This image is the cover for the book Dunkirk


A look at the WWII evacuation’s remarkable effect on British morale by the bestselling author of The Secret Life of Bletchley Park: “Fascinating details.” —The Telegraph

When Winston Churchill made one of the most inspiring speeches of the twentieth century—”we will fight them on the beaches” —he was giving thanks for what he called the miracle of deliverance, the harrowing and breathless evacuation of over 338,000 troops from the beaches and harbor at Dunkirk. Churchill was determined that it shouldn’t be labeled a victory. He was already too late. Hours later, broadcaster J.B. Priestley was to call it “an absurd English epic.”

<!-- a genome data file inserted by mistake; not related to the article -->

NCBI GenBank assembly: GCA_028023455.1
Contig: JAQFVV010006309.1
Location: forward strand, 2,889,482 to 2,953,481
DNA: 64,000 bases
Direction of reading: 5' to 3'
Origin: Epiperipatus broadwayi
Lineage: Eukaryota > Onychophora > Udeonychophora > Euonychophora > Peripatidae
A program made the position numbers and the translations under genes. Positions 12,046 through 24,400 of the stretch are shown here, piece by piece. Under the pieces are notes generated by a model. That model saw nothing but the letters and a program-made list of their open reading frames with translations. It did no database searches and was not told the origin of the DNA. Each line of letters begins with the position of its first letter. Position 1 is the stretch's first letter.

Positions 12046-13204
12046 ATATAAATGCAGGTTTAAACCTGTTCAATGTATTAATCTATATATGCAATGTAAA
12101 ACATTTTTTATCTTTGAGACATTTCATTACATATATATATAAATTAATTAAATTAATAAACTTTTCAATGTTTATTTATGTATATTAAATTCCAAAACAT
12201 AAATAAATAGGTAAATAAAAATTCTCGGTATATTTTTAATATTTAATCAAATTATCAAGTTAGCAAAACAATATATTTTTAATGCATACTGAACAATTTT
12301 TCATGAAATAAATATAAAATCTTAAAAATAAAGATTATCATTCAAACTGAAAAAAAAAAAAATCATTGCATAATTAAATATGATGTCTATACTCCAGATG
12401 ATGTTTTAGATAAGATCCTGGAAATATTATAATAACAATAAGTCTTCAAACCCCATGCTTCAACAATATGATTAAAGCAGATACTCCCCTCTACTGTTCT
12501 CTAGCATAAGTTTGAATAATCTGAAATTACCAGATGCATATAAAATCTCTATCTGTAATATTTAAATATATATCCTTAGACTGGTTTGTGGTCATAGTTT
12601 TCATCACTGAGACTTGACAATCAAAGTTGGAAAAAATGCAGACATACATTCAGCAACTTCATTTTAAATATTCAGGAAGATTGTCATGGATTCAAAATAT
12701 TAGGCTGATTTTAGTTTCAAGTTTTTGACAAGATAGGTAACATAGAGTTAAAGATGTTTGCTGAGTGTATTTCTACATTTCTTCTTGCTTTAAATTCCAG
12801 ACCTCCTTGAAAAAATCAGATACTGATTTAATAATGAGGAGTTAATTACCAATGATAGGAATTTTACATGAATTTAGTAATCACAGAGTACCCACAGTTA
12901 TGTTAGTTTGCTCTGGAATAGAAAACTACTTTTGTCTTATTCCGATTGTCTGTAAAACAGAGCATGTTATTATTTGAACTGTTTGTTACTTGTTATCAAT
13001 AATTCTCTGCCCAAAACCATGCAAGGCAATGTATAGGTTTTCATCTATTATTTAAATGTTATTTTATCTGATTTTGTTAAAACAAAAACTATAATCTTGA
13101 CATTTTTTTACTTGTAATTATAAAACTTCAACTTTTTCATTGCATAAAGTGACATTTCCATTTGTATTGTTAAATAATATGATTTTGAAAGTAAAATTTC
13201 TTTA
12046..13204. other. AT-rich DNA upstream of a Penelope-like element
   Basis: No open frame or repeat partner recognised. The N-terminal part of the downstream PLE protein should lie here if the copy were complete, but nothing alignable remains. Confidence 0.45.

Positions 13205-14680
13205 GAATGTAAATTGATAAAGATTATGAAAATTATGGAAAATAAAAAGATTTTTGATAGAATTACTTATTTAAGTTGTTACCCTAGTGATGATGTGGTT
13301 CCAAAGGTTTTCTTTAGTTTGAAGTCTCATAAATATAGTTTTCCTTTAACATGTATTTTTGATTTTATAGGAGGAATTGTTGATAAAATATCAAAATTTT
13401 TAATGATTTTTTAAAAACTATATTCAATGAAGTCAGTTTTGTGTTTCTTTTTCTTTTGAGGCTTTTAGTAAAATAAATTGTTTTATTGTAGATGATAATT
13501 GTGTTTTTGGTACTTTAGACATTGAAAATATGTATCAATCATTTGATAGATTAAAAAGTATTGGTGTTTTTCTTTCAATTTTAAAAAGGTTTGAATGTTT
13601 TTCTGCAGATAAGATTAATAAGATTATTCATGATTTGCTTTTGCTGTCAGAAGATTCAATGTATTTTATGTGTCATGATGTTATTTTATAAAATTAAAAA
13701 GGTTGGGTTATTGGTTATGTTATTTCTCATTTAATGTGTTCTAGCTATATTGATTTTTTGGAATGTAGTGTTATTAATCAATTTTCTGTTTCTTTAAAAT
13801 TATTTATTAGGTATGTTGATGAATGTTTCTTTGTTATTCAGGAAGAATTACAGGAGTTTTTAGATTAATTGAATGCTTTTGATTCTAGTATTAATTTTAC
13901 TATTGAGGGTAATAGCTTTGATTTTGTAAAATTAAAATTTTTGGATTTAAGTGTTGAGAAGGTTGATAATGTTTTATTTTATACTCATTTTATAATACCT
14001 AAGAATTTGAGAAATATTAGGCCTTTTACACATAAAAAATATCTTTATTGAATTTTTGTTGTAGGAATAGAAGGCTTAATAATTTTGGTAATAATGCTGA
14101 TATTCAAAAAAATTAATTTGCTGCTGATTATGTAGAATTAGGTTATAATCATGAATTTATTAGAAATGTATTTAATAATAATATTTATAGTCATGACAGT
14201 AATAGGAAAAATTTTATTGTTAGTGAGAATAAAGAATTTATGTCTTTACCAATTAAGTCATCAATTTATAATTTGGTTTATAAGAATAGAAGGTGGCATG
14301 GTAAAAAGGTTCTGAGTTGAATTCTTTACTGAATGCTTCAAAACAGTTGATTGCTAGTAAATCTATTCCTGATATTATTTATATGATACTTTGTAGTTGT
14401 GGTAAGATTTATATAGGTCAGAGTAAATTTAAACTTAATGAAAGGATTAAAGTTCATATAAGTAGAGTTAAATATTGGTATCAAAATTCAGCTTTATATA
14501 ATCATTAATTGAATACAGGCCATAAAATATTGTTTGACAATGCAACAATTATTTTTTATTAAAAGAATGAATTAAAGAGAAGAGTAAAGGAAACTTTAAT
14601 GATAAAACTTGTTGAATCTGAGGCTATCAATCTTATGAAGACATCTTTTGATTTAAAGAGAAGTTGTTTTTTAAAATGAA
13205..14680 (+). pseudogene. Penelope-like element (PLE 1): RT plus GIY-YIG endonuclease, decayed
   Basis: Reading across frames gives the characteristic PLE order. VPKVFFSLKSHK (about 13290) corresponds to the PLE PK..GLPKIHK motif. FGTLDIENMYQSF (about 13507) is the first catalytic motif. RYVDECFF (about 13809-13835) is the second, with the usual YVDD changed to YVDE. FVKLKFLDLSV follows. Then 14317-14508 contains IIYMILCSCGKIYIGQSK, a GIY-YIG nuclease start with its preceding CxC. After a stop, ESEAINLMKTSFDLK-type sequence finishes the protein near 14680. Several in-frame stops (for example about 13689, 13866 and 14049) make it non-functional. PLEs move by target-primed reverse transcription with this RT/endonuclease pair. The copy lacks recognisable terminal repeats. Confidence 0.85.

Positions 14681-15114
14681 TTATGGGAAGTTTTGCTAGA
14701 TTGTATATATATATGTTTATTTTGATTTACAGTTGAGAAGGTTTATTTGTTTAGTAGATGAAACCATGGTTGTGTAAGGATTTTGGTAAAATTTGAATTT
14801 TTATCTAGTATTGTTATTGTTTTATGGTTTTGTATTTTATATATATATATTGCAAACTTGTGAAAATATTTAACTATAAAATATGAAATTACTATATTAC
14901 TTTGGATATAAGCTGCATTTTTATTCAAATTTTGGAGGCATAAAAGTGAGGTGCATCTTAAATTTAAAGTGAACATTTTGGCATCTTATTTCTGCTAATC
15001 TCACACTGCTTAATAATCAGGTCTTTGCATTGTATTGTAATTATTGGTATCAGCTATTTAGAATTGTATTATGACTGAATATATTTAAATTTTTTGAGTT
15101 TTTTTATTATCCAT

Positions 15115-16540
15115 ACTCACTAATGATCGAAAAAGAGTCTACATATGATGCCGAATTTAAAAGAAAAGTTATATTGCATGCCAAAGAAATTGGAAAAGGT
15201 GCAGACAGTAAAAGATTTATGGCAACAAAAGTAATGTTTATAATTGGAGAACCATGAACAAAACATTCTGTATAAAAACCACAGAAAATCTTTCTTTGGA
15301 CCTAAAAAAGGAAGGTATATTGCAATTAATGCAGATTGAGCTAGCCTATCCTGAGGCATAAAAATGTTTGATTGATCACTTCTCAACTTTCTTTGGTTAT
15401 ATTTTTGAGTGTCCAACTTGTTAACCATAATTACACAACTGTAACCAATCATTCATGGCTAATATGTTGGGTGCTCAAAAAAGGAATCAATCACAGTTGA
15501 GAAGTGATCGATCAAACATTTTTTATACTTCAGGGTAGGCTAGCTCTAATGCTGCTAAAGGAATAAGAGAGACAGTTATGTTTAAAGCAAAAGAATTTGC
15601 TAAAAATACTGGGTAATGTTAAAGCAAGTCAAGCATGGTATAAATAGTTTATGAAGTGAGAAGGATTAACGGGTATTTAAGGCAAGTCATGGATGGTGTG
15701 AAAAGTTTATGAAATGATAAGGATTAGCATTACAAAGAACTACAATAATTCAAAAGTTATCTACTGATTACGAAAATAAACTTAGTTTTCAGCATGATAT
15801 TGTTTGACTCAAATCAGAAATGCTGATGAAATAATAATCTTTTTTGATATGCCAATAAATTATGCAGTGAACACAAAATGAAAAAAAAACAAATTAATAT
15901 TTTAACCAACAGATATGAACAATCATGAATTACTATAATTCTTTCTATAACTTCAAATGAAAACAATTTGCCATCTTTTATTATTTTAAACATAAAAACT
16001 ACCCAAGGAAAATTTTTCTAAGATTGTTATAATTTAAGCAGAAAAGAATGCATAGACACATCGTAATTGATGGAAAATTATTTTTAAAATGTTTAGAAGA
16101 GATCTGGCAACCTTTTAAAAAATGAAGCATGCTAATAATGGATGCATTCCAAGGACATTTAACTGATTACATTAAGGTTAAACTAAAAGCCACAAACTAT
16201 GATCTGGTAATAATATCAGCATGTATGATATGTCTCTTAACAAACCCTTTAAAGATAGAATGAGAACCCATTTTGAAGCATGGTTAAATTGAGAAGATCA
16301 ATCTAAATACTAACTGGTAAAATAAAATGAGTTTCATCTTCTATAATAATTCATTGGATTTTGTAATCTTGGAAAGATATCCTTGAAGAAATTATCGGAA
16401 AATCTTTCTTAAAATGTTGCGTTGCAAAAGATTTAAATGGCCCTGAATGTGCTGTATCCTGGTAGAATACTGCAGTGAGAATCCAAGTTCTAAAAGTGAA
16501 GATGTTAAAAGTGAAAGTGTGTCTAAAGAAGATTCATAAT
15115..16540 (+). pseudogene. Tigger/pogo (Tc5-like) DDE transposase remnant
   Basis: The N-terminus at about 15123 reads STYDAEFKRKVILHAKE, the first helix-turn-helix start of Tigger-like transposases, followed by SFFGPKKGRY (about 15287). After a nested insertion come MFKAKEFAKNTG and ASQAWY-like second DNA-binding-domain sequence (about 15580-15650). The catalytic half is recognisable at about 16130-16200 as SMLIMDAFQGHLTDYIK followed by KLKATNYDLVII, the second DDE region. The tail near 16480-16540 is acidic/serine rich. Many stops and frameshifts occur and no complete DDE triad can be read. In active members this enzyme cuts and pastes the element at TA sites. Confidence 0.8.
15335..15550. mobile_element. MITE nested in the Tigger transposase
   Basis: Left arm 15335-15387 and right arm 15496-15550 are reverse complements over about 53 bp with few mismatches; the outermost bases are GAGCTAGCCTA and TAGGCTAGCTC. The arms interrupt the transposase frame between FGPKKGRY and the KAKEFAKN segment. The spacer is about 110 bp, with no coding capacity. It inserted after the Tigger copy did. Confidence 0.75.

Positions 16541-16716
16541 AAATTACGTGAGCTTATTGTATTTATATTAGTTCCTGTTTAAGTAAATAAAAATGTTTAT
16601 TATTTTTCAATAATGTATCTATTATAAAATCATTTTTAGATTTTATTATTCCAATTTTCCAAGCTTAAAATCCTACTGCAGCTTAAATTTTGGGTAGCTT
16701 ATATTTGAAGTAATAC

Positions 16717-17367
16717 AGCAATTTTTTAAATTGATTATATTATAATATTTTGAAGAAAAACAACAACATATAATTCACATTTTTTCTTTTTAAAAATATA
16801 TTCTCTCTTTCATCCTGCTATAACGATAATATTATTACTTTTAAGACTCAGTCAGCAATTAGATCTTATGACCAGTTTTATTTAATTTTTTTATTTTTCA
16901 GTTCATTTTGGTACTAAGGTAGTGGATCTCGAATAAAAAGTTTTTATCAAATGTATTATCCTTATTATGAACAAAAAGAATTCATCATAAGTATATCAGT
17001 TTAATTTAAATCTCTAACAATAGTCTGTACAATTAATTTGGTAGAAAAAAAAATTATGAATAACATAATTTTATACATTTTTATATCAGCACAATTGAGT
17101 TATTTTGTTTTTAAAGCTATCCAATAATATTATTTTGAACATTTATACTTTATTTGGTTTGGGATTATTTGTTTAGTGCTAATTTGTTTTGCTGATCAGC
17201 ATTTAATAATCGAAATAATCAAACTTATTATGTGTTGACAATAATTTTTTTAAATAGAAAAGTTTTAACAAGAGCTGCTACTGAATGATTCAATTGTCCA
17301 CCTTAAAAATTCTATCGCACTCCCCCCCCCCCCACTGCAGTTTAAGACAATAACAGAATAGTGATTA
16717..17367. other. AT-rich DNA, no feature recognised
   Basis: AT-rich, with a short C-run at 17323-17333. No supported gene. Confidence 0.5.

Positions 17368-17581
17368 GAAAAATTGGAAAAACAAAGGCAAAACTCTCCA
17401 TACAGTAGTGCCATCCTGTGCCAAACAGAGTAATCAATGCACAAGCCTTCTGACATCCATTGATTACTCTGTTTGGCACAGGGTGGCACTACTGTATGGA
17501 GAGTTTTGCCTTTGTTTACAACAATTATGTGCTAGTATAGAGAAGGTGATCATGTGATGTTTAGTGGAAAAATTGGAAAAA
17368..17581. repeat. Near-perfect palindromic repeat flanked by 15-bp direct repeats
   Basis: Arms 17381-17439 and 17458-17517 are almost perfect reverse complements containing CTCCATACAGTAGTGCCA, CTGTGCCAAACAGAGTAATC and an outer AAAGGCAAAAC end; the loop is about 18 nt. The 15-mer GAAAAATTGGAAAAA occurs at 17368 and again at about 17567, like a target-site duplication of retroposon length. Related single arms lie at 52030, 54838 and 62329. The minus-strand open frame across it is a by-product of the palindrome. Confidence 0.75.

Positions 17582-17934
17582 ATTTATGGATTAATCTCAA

Those days of Dunkirk are still invoked whenever the nation finds itself in crisis. But there is a wider story too that involves a very large number of civilians—from nurses to racing enthusiasts, trade union leaders to dance hall managers, novelists to seaside café owners.

And even wider yet, a story that starts in September 1939: of young civilian men being trained for a war that was already twenty-five years out of date, and the increasing suspense—and occasional surrealism—of the eight-month quiet period of the “Phoney War.” The ‘absurd epic’ of Dunkirk—told here through fresh interviews with veterans, plus unseen letters and archival material—is the story of how an old-fashioned island was brutally forced into the modernity of World War II.

Sinclair McKay

Aurum Press